reporter contents :: albright college
he windows of Western Berks Medical Associates are dark on this particular weekday afternoon. Inside, chairs are idle in a normally busy patient waiting room. The seemingly ceaseless flow of easy listening music can no longer be heard streaming from speakers. Even the parking lot is devoid of life and Dr. Margaret S. Kendig Atwell ’82 is nowhere to be found.
During the last week of April, Atwell, president of the Berks County Medical Society since January 2003, was exercising her right to protest to the government about what many doctors believe will eventually stop them from being able to practice medicine. "Skyrocketing malpractice insurance and inadequate reimbursement from healthcare plans are making it almost impossible for physicians to make a living," Atwell says.
In a statewide demonstration, doctors in Pennsylvania closed their offices for a week in order to draw attention to their issues. There were no picket lines, screaming protestors or television cameras. Just empty offices. Political protest and activism in general are things Atwell has been championing as president of the medical society. "Hopefully people will support us," she says. "We need them to call up their legislators in Harrisburg and let them know."
With doctors starting to move their practices out of Pennsylvania or retiring altogether, Atwell says something has to be done soon. "We’re in danger of losing our heart and brain surgeons. Obstetricians have stopped delivering babies. It’s not looking good."
However, if doctors become united on these important issues, something can be done. "We’re all just learning that we have to work with one voice and demonstrate some power in the legislature and Congress, because that’s how things get done."
Yet, by no means were physicians sitting at home with their feet up or hitting the golf course as part of the weeklong protest. Striking doctors across the state participated in a wide variety of community events such as blood drives, community forums and a voicing of support for certain political candidates.
"Our big activity was the blood drive but, as president, I also participated in every activity during the week including speaking to pre-med students at Albright, Penn State and Alvernia," she says. Atwell knew the protest could stir up some bad press as well. "We realized that some people wouldn’t understand our motives and we wanted them to know the whole thing is about providing the best possible care for our patients," she says.
In the desperate race to reduce malpractice insurance in Pennsylvania Atwell considers the first hurdle cleared. "I believe we got a lot of facts out to the public and increased public support of the issues," she says. Atwell and the Berks County Medical Society will continue to work week by week with people in Harrisburg in order for physicians around the state to finish the race once and for all.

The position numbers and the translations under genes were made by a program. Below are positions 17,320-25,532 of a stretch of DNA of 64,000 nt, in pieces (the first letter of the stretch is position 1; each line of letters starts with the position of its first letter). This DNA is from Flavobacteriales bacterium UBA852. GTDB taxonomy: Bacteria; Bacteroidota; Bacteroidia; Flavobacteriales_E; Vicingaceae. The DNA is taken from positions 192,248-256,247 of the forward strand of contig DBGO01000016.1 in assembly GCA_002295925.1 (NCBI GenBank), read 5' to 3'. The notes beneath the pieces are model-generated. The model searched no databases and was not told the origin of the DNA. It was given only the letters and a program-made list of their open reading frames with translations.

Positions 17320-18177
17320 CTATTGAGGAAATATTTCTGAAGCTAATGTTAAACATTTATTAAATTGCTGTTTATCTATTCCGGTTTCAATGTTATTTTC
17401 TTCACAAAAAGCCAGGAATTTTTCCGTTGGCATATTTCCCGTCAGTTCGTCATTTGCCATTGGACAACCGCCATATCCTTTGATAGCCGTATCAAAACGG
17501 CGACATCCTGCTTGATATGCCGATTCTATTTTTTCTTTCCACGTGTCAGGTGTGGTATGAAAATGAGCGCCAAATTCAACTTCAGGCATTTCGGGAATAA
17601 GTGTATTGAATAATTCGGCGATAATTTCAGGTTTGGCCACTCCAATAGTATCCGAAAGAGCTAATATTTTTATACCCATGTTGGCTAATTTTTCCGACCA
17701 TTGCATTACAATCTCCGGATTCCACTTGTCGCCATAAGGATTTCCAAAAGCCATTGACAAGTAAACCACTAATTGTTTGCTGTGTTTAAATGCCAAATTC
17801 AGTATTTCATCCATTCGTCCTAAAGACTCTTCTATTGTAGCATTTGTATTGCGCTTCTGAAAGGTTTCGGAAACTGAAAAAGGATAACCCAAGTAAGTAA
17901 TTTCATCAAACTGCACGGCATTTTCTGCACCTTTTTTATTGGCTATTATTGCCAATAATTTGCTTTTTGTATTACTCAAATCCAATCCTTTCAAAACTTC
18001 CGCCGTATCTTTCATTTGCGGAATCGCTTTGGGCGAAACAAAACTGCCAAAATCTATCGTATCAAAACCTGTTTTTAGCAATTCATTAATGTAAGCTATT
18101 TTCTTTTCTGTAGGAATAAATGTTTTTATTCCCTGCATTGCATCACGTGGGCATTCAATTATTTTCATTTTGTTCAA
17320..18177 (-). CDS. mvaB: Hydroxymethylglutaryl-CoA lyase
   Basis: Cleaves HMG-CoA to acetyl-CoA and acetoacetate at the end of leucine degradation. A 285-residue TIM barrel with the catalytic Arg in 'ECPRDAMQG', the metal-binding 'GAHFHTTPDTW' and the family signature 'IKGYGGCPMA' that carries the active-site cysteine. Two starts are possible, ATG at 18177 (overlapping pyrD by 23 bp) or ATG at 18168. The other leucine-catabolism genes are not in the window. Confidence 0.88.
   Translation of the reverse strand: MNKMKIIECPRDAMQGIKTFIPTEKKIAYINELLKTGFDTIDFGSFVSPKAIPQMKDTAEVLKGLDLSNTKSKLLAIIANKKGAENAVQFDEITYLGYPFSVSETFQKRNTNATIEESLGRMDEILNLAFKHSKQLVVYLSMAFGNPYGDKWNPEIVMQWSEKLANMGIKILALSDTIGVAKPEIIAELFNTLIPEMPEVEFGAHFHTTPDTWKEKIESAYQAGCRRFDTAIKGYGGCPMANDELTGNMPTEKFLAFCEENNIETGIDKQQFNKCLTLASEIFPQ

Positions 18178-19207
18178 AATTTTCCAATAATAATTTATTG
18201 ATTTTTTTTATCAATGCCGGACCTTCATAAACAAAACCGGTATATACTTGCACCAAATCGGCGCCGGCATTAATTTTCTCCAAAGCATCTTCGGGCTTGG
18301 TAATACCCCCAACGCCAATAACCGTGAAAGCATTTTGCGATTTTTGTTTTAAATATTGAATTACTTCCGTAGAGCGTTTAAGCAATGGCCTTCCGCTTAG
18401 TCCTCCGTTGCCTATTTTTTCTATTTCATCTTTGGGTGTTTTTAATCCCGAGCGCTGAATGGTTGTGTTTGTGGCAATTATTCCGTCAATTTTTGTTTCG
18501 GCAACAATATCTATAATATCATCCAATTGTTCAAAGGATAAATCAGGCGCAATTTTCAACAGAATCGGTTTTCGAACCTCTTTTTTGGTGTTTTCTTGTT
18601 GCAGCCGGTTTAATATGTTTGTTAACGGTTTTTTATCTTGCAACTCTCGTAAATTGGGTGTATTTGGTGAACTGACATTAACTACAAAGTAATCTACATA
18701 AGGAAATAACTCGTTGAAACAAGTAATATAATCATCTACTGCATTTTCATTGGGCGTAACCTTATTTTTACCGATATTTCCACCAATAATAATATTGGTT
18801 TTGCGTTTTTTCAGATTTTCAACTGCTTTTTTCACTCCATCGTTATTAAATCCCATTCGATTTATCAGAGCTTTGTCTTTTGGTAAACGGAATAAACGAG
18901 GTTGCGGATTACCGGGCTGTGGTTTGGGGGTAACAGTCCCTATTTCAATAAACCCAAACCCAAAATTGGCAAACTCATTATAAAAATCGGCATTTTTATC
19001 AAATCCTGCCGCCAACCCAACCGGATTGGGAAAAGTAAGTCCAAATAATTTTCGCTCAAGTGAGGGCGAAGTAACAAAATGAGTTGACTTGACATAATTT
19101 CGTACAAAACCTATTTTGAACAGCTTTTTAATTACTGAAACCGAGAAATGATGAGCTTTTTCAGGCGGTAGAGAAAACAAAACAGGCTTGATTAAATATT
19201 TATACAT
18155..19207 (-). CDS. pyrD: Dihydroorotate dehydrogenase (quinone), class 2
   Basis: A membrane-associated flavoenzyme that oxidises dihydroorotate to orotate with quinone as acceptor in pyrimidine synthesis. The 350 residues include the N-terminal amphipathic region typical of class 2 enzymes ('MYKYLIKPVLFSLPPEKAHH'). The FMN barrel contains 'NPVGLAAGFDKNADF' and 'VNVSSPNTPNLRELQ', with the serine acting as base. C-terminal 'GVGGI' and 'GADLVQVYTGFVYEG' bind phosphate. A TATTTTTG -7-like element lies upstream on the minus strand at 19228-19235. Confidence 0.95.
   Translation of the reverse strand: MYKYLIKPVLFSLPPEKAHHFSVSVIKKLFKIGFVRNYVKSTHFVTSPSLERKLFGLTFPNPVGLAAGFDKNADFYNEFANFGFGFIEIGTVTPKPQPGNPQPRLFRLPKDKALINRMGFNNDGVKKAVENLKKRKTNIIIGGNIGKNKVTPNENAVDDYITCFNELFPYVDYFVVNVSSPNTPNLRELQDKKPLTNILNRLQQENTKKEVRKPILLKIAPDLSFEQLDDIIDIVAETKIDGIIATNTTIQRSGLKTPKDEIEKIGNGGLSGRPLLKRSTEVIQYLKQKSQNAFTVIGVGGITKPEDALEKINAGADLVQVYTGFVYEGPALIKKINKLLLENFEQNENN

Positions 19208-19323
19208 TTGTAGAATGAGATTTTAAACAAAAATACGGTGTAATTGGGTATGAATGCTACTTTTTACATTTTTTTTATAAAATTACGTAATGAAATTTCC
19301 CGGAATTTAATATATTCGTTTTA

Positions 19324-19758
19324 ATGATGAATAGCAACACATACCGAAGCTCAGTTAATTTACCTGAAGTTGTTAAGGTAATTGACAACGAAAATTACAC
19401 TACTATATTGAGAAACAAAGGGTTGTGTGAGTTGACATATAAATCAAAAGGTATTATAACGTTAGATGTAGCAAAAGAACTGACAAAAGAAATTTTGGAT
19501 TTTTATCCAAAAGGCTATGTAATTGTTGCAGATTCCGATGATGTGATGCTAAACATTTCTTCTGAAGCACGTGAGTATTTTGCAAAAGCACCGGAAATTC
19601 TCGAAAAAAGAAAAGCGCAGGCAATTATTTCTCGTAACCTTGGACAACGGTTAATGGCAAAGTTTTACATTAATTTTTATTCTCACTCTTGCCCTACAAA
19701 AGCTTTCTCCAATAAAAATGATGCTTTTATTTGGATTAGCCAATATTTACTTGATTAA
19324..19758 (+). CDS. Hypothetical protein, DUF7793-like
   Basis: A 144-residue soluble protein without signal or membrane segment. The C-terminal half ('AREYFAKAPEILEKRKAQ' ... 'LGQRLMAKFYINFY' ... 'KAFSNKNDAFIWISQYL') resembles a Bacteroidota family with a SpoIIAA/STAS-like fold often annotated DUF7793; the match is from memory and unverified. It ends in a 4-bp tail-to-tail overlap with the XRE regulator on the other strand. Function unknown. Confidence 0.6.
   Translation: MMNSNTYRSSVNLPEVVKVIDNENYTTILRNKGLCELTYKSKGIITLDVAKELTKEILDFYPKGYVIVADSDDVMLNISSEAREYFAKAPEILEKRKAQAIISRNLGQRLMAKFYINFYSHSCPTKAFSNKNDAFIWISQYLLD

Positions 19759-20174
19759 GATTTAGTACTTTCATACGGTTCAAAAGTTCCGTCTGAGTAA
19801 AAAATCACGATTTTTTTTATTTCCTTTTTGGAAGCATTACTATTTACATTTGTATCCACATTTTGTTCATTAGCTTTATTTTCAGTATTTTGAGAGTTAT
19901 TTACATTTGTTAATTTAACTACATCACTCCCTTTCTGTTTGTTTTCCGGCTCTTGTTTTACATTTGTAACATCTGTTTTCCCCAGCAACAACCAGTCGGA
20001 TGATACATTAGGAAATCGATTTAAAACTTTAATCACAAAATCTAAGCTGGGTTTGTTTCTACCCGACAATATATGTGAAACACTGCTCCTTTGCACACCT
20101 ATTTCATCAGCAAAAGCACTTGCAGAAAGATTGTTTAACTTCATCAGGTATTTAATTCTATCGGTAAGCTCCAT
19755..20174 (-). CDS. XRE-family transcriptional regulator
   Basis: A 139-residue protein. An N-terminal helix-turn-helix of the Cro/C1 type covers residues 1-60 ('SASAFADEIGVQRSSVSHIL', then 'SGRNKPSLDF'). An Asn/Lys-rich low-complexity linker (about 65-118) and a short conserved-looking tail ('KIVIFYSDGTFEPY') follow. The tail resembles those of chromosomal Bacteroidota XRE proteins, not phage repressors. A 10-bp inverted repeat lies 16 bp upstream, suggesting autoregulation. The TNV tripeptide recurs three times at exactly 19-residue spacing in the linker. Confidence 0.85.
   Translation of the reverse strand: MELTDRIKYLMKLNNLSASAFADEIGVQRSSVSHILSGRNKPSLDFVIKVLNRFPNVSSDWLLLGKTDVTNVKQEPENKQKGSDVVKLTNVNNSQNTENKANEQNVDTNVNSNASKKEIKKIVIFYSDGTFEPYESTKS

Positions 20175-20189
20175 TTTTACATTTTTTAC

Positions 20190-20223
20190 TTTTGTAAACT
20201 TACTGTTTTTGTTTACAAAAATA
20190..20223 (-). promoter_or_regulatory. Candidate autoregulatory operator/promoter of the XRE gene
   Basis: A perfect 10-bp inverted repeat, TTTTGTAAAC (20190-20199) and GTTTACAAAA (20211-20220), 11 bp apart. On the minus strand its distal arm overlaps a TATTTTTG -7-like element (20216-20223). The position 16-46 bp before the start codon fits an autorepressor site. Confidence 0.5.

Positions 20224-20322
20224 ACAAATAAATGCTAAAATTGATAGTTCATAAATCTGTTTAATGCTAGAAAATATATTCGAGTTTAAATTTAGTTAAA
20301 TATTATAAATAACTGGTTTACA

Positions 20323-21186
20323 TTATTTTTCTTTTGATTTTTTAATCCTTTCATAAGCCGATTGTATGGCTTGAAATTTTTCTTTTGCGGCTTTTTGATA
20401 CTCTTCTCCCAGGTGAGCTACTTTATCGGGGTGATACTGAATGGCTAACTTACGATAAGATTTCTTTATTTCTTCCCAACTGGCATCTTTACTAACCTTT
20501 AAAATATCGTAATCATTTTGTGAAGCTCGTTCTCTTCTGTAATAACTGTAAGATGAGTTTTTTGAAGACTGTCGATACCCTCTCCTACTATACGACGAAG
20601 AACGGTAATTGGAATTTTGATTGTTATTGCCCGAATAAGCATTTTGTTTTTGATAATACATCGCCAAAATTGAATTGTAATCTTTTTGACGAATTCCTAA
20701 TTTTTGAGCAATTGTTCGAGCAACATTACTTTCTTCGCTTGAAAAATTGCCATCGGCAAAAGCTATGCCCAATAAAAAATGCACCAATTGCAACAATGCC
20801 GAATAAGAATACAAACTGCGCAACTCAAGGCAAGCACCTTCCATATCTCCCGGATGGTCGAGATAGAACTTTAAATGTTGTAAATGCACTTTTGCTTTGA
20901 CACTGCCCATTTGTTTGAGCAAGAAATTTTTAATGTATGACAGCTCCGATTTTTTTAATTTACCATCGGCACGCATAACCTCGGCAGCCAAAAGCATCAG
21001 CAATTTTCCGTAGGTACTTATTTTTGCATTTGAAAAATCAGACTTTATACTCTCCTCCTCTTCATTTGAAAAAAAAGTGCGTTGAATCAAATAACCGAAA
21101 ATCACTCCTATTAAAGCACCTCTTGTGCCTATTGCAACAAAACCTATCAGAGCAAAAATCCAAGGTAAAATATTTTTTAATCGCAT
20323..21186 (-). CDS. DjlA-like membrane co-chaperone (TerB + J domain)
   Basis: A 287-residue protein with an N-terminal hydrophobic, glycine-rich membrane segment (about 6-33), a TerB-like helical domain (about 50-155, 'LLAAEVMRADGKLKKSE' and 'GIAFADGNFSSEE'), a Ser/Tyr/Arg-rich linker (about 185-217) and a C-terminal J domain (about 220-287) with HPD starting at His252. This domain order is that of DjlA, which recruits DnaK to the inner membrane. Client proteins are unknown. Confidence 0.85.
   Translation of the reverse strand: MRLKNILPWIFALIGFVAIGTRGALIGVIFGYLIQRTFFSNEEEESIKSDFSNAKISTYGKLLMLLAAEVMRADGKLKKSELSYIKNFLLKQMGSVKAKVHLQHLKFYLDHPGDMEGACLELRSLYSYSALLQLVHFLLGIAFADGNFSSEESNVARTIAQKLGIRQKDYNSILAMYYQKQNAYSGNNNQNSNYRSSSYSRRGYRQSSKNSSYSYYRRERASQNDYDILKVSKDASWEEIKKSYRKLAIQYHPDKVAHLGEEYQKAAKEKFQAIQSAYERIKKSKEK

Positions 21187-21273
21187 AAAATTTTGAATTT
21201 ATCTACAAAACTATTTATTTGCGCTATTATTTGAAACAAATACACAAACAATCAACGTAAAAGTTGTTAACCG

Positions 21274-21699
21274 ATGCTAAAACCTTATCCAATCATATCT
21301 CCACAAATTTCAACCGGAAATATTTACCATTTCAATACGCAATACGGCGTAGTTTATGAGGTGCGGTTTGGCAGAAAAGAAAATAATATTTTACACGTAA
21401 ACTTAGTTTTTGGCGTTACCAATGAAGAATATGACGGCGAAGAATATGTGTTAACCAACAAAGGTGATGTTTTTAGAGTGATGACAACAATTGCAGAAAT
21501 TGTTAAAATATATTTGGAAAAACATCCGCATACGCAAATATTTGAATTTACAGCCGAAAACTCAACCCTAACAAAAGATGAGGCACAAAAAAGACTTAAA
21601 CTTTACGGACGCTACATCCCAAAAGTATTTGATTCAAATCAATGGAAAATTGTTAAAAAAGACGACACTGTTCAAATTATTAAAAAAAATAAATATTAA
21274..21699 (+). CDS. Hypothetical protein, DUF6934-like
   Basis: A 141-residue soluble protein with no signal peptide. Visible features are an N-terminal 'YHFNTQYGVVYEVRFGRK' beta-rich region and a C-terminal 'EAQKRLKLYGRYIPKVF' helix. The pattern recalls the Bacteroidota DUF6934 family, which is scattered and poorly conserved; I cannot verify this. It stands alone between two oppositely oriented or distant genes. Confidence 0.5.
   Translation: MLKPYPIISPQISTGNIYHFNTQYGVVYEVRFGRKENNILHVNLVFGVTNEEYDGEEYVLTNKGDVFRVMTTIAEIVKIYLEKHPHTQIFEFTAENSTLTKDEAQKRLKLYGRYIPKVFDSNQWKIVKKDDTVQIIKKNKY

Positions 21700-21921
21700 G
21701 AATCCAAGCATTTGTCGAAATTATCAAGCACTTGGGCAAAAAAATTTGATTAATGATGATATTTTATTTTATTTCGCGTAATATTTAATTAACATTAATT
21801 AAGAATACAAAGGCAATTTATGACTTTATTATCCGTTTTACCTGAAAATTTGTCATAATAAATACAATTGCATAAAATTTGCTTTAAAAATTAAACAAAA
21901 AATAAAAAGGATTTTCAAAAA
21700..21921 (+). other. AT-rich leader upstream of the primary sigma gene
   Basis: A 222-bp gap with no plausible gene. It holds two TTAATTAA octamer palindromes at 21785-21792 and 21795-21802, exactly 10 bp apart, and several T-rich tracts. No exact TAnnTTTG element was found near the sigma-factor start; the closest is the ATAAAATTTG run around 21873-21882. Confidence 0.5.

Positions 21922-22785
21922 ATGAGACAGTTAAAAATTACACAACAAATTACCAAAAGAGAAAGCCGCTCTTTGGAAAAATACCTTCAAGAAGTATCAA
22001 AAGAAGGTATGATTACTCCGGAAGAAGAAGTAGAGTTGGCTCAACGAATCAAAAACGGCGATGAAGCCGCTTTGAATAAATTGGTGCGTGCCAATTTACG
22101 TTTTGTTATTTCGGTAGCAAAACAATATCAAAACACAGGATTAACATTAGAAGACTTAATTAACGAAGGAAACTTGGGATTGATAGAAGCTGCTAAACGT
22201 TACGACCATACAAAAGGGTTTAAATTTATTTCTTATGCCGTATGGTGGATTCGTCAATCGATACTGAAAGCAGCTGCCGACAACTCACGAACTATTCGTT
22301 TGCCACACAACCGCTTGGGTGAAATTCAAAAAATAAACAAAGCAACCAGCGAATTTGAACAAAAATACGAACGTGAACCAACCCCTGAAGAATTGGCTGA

Atwell is no stranger to a good challenge. Her family was already established when she decided to go back to school in 1979. "Trying to go back to school with two little kids was really difficult," she says. Initially her goal was to enter the nursing program but her performance on aptitude tests pointed to medical school as a better fit. Chuckling, she says, "I am thankful because I wouldn’t have made a good nurse."
After four years of medical school at the University of Pennsylvania and residency at the Reading Hospital, Atwell found internal medicine to be the perfect fit. "I like the intense intellectual activity involved with internal medicine. I would much rather use my head to figure out what’s wrong with a patient than use a scalpel." About two years ago Atwell went into private practice as partner to Dr. Bernard Avella at Western Berks Medical Associates. "At the end of the day I really feel good about what I’ve accomplished with a lot of people," she says.
First hand experience running her own practice is what opened her eyes to the issues facing doctors today. So, when the board of directors asked her to take the position of president she couldn’t refuse. "I thought it would be an interesting experience which I could use to make a difference," she says.
Atwell hopes physicians will ban together. The alternative, she says, is that "soon, there aren’t going to be enough doctors in Pennsylvania. That just can’t happen."
-- Amy M. Buzinski ’03